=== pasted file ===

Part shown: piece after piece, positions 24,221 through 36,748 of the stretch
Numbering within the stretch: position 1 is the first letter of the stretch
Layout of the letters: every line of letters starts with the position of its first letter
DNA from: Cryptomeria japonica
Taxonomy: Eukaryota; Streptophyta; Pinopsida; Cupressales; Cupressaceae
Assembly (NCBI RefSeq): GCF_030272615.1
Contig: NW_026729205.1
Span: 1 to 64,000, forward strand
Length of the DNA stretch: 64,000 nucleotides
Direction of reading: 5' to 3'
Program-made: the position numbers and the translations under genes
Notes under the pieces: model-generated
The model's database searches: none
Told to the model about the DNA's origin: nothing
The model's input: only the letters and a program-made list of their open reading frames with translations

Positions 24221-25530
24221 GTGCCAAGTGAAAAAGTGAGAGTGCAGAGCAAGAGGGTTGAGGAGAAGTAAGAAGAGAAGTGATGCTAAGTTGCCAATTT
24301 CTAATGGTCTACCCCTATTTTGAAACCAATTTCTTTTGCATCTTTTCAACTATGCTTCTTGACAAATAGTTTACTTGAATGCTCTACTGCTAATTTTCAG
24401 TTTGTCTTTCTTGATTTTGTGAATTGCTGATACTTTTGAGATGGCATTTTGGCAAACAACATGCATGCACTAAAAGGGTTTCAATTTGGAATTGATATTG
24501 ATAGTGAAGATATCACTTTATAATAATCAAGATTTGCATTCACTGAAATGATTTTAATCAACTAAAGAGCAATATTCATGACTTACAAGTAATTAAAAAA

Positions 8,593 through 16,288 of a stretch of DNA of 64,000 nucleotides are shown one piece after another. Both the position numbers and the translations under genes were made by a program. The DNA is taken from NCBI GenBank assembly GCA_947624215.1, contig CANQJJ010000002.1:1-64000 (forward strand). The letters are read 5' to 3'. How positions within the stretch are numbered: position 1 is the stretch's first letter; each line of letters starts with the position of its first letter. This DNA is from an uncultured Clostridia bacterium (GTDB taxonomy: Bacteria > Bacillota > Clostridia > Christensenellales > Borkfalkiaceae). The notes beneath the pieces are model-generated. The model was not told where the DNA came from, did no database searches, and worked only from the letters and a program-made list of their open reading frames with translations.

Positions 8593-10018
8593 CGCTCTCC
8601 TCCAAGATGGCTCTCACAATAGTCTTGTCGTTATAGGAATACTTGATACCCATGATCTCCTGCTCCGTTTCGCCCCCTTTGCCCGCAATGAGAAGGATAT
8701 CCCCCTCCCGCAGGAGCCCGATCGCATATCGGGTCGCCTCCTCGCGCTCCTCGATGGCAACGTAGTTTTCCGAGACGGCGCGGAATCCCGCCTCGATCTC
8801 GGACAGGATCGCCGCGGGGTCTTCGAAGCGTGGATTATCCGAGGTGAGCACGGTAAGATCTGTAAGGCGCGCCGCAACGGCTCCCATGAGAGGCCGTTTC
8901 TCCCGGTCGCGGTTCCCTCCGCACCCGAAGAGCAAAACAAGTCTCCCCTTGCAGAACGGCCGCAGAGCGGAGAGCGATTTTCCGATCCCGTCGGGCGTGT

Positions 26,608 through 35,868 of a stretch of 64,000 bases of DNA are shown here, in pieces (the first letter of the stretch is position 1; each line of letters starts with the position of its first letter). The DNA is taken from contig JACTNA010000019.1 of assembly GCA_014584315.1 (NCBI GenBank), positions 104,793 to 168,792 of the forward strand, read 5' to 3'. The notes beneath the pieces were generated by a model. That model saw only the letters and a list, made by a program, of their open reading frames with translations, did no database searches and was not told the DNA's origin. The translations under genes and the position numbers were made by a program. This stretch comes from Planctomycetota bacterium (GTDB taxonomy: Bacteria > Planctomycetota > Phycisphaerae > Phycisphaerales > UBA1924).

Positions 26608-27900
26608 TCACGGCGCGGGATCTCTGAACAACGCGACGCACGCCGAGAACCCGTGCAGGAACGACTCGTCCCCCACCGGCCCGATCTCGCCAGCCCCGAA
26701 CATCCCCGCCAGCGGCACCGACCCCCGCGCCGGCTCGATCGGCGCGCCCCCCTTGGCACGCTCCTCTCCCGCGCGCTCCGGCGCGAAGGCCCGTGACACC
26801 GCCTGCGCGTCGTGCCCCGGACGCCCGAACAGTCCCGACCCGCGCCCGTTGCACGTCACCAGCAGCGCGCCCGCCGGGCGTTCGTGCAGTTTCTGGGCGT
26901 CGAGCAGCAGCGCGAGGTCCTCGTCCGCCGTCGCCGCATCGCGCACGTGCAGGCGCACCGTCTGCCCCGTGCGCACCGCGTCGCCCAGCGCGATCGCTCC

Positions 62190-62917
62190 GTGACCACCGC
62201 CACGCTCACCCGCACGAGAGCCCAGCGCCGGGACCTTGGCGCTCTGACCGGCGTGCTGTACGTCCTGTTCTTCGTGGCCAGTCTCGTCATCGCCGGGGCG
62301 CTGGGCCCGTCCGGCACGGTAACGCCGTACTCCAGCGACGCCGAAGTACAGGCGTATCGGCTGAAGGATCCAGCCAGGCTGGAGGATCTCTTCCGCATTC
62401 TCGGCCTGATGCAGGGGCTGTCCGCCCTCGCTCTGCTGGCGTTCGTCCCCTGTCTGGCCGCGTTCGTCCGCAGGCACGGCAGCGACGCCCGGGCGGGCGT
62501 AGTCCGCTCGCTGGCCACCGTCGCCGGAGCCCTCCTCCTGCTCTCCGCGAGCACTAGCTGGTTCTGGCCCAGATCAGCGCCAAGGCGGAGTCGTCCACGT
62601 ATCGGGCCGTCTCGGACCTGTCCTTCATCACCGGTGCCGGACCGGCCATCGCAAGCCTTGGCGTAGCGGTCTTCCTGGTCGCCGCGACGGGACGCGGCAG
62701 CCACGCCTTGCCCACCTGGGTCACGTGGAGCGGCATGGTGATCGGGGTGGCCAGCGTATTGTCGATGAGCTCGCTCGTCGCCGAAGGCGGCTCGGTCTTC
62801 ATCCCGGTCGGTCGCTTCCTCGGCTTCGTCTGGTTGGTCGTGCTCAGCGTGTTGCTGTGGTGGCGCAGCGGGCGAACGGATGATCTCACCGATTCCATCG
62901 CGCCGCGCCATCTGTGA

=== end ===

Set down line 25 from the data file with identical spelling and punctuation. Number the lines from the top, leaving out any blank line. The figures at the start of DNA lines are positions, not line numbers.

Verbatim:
8701 CCCCCTCCCGCAGGAGCCCGATCGCATATCGGGTCGCCTCCTCGCGCTCCTCGATGGCAACGTAGTTTTCCGAGACGGCGCGGAATCCCGCCTCGATCTC